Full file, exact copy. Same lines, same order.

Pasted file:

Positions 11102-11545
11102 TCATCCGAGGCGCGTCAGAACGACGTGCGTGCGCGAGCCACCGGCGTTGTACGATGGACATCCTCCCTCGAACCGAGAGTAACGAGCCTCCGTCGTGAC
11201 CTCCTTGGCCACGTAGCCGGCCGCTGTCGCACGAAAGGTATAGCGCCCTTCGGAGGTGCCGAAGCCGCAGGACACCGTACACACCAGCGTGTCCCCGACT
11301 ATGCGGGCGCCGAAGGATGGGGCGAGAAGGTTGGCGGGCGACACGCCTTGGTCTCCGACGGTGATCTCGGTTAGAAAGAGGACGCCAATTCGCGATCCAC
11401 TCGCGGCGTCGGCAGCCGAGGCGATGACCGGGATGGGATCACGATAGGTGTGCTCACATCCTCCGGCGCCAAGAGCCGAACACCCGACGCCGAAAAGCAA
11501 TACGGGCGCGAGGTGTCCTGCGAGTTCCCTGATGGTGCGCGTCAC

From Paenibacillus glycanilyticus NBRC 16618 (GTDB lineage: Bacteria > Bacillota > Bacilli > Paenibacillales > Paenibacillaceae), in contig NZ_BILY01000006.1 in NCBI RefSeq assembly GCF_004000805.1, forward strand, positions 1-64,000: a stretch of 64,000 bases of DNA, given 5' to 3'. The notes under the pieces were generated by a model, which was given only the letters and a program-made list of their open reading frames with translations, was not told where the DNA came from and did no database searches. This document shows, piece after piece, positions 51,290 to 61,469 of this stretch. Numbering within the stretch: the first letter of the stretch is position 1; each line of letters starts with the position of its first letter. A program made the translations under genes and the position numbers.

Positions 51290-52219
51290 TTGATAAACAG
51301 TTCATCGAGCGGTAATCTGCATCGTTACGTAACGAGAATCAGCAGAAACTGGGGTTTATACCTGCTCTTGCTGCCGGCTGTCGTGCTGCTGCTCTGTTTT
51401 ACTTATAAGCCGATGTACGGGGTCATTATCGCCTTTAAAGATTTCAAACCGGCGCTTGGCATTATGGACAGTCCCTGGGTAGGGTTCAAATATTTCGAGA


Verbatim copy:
Positions 11102-11545
11102 TCATCCGAGGCGCGTCAGAACGACGTGCGTGCGCGAGCCACCGGCGTTGTACGATGGACATCCTCCCTCGAACCGAGAGTAACGAGCCTCCGTCGTGAC
11201 CTCCTTGGCCACGTAGCCGGCCGCTGTCGCACGAAAGGTATAGCGCCCTTCGGAGGTGCCGAAGCCGCAGGACACCGTACACACCAGCGTGTCCCCGACT
11301 ATGCGGGCGCCGAAGGATGGGGCGAGAAGGTTGGCGGGCGACACGCCTTGGTCTCCGACGGTGATCTCGGTTAGAAAGAGGACGCCAATTCGCGATCCAC
11401 TCGCGGCGTCGGCAGCCGAGGCGATGACCGGGATGGGATCACGATAGGTGTGCTCACATCCTCCGGCGCCAAGAGCCGAACACCCGACGCCGAAAAGCAA
11501 TACGGGCGCGAGGTGTCCTGCGAGTTCCCTGATGGTGCGCGTCAC

From Paenibacillus glycanilyticus NBRC 16618 (GTDB lineage: Bacteria > Bacillota > Bacilli > Paenibacillales > Paenibacillaceae), in contig NZ_BILY01000006.1 in NCBI RefSeq assembly GCF_004000805.1, forward strand, positions 1-64,000: a stretch of 64,000 bases of DNA, given 5' to 3'. The notes under the pieces were generated by a model, which was given only the letters and a program-made list of their open reading frames with translations, was not told where the DNA came from and did no database searches. This document shows, piece after piece, positions 51,290 to 61,469 of this stretch. Numbering within the stretch: the first letter of the stretch is position 1; each line of letters starts with the position of its first letter. A program made the translations under genes and the position numbers.

Positions 51290-52219
51290 TTGATAAACAG
51301 TTCATCGAGCGGTAATCTGCATCGTTACGTAACGAGAATCAGCAGAAACTGGGGTTTATACCTGCTCTTGCTGCCGGCTGTCGTGCTGCTGCTCTGTTTT
51401 ACTTATAAGCCGATGTACGGGGTCATTATCGCCTTTAAAGATTTCAAACCGGCGCTTGGCATTATGGACAGTCCCTGGGTAGGGTTCAAATATTTCGAGA